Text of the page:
Last week, John Coffee, a securities law professor at Columbia University, told Bloomberg: "Everyone in the hedge-fund industry is now trembling over the federal government's wide-ranging insider-trading investigation." Among other hedge funds, Steve Cohen's $12 billion SAC Capital was subpoenaed, so you'd think Cohen might be trembling extra hard. But when the government hands you a subpoena, make lemonade:
"At Wednesday's private opening of Art Basel Miami Beach, financier Steve Cohen ... in jovial spirits ... was one of scores of New York collectors who snapped up works in the fair's initial hours - or, in his case, minutes. Within five minutes of the 11 a.m. opening, Mr. Cohen spent about $300,000 on Adel Abdessemed's 'Mappemonde,' a large-scale map of the world made from tin cans collected off the streets of Dakar. Within the next hour, he plunked down $180,000 for Tim Hawkinson's 'Bike,' a work of collaged inkjet prints, from Blum & Poe."
In his defense, if we were drunk enough, we wouldn't be able to resist the large-scale map of the world made from tin cans collected off the streets of Dakar, either. But the party kept going:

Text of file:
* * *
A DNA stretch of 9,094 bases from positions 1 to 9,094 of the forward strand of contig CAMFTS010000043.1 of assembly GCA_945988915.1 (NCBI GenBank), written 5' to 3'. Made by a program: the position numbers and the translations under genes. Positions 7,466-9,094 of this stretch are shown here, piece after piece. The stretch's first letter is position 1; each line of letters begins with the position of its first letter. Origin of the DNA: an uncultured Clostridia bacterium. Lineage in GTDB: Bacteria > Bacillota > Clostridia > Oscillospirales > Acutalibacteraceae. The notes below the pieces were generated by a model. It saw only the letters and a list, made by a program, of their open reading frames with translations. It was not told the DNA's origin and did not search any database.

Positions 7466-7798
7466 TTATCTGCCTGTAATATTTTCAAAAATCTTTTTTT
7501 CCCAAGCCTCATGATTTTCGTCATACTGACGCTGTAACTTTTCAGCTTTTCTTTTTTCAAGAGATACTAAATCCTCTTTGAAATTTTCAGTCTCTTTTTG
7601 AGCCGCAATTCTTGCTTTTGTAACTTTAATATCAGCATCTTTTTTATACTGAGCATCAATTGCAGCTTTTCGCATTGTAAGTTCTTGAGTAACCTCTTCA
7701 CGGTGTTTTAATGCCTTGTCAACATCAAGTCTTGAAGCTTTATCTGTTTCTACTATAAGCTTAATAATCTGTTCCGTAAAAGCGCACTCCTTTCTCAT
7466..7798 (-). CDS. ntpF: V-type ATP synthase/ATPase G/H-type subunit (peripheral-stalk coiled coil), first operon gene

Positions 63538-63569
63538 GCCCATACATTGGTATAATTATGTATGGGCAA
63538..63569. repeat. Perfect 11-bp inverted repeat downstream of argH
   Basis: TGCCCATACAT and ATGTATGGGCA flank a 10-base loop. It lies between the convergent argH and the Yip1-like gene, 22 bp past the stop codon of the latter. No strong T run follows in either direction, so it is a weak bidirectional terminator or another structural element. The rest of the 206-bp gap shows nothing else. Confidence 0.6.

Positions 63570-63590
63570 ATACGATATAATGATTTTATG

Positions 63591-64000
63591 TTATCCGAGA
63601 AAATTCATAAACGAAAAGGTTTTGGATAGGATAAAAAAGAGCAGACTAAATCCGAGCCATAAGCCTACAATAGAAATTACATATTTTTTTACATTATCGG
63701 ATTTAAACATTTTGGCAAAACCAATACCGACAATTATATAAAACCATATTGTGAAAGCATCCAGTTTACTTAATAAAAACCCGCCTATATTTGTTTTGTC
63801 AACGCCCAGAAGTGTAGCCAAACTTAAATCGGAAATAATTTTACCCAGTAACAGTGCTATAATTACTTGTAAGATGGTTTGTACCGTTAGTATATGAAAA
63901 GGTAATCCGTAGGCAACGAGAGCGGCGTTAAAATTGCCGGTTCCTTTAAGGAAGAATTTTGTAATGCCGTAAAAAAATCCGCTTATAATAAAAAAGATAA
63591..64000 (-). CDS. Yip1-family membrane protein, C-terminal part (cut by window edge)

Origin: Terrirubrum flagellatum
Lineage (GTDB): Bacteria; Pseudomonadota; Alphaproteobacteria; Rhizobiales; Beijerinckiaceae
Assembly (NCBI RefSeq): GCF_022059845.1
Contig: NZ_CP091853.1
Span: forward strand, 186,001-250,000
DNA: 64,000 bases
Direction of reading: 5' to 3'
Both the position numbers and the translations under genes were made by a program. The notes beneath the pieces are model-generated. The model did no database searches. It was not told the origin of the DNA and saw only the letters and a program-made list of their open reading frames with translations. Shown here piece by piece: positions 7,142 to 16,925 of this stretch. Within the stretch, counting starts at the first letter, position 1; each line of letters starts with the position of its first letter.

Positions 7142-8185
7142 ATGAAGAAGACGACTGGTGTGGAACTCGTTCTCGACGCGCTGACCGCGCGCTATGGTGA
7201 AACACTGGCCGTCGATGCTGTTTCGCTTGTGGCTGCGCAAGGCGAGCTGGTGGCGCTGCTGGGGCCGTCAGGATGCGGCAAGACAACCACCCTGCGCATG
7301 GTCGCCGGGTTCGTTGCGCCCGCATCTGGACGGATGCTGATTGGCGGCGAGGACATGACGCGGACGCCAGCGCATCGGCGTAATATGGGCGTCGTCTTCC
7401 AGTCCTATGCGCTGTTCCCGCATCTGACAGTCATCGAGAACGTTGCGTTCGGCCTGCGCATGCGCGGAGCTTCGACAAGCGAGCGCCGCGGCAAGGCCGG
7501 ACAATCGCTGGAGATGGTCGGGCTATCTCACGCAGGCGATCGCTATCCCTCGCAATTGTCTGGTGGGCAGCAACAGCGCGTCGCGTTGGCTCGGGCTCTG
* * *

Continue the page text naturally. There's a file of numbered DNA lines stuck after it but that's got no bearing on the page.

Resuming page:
"By the time he got to the booth for Gagosian Gallery, where he inquired about the price of Takashi Murakami's 'Yo Hakuin,' Mr. Cohen couldn't help joking about his habits. 'Let me ask you a question,' he said to a reporter, turning around. 'Do I have a bull's-eye on my back?'"
Wait, was he just casually joking about possibly being targeted by the federal government as part of an allegedly epic insider-trading bust? No, actually: "He didn't [have a bull's-eye on his back], of course, but he and other collectors might have been forgiven for suspecting they were being eyed hungrily by dealers eager to take advantage of the recently energized marketplace for contemporary art." Yeah, that's the target on his back he should be worried about.